Metabolomics Profiles of Smokers from Two Ethnic Groups with Differing Lung Cancer Risk

Research output: Contribution to journalArticle

Abstract

African American (AA) smokers are at a higher risk of developing lung cancer compared to Whites. The variations in the metabolism of nicotine and tobacco-derived carcinogens in these groups were reported previously with the levels of nicotine metabolites and carcinogen-derived metabolites measured using targeted approaches. While useful, these targeted strategies are not able to detect global metabolic changes for use in predicting the detrimental effects of tobacco use and ultimately lung cancer susceptibility among smokers. To address this limitation, we have performed global untargeted metabolomics profiling in urine of AA and White smokers to characterize the pattern of metabolites, identify differentially regulated pathways, and correlate these profiles with the observed variations in lung cancer risk between these two populations. Urine samples from AA (n=30) and White (n=30) smokers were used for metabolomics analysis acquired in both positive and negative electrospray ionization modes. LC-MS data were uploaded onto the cloud-based XCMS Online (http://xcmsonline.scripps.edu) platform for retention time correction, alignment, feature detection, annotation, statistical analysis, data visualization, and automated systems biology pathway analysis. The latter identified global differences in the metabolic pathways in the two groups including the metabolism of carbohydrates, amino acids, nucleotides, fatty acids, and nicotine. Significant differences in the nicotine degradation pathway (cotinine glucuronidation) in the two groups were observed and confirmed using a targeted LC-MS/MS approach. These results are consistent with previous studies demonstrating AA smokers with lower glucuronidation capacity compared to Whites. Furthermore, the D-glucuronate degradation pathway was found to be significantly different between the two populations, with lower amounts of the putative metabolites detected in AA compared to Whites. We hypothesize that the differential regulation of the D-glucuronate degradation pathway is a consequence of the variations in the glucuronidation capacity observed in the two groups. Other pathways including the metabolism of amino acids, nucleic acids, and fatty acids were also identified, however, the biological relevance and implications of these differences across ethnic groups need further investigation. Overall, the applied metabolomics approach revealed global differences in the metabolic networks and endogenous metabolites in AA and Whites, which could be used and validated as new potential panel of biomarkers that could be used to predict lung cancer susceptibility among smokers in population-based studies.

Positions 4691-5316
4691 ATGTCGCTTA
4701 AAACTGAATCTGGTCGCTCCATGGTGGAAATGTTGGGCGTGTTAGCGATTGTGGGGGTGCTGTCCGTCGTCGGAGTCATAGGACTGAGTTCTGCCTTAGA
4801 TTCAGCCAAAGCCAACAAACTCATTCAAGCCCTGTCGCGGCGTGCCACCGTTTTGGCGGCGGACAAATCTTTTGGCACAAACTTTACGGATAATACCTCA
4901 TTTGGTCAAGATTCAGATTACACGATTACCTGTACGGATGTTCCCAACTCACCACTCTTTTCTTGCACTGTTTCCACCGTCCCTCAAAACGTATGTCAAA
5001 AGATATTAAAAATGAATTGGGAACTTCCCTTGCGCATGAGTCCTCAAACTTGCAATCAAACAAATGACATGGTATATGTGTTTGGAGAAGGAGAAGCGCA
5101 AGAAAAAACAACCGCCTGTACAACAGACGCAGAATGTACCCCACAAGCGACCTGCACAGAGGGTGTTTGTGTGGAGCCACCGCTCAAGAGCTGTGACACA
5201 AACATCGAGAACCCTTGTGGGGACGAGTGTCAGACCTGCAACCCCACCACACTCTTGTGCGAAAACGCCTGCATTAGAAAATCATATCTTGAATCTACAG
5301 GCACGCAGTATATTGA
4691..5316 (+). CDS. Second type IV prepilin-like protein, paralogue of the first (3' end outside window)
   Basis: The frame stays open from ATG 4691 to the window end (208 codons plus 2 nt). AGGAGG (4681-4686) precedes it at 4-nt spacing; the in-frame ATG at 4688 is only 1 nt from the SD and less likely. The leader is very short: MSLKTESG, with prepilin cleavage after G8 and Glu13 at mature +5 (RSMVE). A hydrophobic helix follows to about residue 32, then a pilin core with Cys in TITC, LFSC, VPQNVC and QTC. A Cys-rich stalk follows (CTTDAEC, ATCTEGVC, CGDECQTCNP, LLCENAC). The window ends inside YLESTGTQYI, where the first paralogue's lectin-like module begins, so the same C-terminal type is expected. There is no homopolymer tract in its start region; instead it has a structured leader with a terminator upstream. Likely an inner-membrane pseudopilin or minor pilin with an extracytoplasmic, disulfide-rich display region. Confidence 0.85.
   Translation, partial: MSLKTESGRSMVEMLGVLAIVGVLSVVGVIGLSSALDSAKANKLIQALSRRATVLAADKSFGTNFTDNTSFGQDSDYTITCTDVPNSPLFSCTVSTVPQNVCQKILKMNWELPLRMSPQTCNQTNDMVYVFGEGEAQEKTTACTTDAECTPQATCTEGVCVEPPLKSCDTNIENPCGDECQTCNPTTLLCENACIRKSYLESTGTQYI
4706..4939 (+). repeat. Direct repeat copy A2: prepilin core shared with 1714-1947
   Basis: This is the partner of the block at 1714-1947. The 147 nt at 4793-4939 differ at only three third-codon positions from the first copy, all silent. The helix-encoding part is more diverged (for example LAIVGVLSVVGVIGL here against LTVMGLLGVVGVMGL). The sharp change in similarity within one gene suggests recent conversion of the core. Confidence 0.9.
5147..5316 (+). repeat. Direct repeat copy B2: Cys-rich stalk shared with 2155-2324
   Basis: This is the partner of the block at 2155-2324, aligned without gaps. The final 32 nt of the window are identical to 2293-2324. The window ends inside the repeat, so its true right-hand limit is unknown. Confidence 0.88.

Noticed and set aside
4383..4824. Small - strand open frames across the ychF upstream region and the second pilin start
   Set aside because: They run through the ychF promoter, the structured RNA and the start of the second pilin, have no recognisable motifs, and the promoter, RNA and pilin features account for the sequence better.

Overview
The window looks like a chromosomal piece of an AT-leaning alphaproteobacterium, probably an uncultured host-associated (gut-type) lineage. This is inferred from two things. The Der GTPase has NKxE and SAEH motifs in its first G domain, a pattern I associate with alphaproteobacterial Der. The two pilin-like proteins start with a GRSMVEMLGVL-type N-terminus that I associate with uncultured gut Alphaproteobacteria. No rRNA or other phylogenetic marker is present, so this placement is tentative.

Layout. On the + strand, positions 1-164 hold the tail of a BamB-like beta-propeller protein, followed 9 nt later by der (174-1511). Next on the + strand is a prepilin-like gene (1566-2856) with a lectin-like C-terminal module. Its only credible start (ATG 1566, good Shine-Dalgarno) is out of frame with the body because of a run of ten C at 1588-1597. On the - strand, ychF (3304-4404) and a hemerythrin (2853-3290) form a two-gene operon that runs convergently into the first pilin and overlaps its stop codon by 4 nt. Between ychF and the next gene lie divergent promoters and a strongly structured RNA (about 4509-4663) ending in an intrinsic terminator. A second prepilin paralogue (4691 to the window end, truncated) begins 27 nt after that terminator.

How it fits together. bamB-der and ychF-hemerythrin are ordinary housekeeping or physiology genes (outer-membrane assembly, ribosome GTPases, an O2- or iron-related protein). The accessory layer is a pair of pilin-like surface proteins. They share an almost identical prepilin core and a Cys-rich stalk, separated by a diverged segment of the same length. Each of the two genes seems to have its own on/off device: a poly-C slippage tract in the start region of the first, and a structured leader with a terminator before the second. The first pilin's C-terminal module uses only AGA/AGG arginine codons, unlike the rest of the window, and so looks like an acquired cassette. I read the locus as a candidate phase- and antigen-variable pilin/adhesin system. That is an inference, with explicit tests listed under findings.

Original languageEnglish (US)
JournalChemical Research in Toxicology
Early online date2020
StatePublished - 2020

Keywords

  • LC-MS
  • global metabolomics
  • XCMS Online
  • systems biology pathway analysis
  • ethnic differences
  • lung cancer susceptibility
  • tobacco smoking

Fingerprint Dive into the research topics of 'Metabolomics Profiles of Smokers from Two Ethnic Groups with Differing Lung Cancer Risk'. Together they form a unique fingerprint.

  • Cite this